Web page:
The sound of my dad's white truck turning off made me look up. I couldn't remember where we were until I turned and saw the chapel to my right. My dream-like memory of last summer began to fade away as I got out. My father's footsteps in front of me were the only guide I had as we walked through the parking lot. We entered the doorway and I finally had the courage to look up. The room was filled with all kinds of people, all wearing black. Some had shirts made with his smile strewn across them, others were dressed more elegantly. I, on the other hand, wore his favorite jeans; the ones he said I looked "good" in. After looking around the room for what seemed like an eternity, I spotted Alyssa. Being excited to see someone I knew, I hurriedly walked towards her. Not knowing what to say, I stopped in front of her awkwardly waiting for a greeting. She looked at me for a few seconds then finally responded.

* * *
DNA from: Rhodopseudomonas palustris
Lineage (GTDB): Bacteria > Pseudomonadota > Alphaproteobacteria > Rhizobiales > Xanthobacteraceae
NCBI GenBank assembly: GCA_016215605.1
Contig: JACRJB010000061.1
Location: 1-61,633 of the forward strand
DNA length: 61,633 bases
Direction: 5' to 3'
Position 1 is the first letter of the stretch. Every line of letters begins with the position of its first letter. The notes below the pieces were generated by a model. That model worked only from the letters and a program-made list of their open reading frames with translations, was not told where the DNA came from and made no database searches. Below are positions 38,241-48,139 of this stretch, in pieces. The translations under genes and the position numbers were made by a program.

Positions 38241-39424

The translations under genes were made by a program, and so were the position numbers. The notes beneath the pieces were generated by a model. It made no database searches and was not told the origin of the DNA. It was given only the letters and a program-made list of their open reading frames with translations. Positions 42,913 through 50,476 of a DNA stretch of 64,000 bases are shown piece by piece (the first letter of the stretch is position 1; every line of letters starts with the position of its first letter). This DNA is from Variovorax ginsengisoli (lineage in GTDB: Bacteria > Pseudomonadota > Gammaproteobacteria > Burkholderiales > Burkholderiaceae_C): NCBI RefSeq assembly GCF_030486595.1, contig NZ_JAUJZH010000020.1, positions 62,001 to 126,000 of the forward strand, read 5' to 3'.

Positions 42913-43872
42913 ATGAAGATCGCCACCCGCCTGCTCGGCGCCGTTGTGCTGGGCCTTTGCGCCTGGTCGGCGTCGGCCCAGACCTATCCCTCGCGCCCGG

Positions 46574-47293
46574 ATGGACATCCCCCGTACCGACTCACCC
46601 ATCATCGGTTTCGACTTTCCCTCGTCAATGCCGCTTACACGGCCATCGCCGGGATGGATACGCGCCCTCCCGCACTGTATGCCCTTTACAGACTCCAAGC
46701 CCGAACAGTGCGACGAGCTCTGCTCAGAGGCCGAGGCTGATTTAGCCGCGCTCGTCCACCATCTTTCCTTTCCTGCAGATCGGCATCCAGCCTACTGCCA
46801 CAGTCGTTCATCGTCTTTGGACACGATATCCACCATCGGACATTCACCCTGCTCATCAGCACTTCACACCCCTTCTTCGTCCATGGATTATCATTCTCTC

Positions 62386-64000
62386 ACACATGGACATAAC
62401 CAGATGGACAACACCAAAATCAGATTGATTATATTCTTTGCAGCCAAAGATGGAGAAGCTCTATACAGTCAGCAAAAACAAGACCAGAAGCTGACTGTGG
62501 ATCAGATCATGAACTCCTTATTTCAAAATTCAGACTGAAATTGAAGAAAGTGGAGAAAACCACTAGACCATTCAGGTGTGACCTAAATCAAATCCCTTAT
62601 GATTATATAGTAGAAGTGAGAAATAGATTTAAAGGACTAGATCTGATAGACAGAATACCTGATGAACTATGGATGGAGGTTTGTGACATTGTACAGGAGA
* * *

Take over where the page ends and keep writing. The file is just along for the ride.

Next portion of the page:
"Do you want to see him?"
She grabbed my hand, and we slowly walked down the center aisle. We stopped at the front row of the chapel. I looked over and saw his family. I hugged each one of them, holding onto his mother the longest. She had been so supportive throughout my time in counseling, always offering advice and just being the sweetest and most understanding person. She told me she loved me and I felt my eyes start to well up. I let go, turned around, and faced him. The face I saw was unrecognizable. His eyes were closed, hair cut short, but his mouth was what I noticed the most. Those weren't the same lips I had felt against mine; the color had faded, top and bottom forced shut. There was no shy smirk, or signature corner smile. I looked away, not wanting to remember him like this. After days of holding it all in, I let myself be vulnerable. In front of hundreds of people, I completely lost it.